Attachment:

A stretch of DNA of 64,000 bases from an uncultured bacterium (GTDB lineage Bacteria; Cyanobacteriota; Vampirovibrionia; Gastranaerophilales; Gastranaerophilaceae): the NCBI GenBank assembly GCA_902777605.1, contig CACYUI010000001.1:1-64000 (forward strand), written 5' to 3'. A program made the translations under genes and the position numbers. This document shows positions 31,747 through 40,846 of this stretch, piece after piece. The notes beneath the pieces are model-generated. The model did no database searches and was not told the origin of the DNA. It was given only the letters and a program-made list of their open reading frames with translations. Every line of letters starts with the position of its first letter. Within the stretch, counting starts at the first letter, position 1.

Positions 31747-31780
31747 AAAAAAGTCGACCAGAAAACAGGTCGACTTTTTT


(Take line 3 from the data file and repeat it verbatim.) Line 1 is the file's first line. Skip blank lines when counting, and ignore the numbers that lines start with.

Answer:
31747 AAAAAAGTCGACCAGAAAACAGGTCGACTTTTTT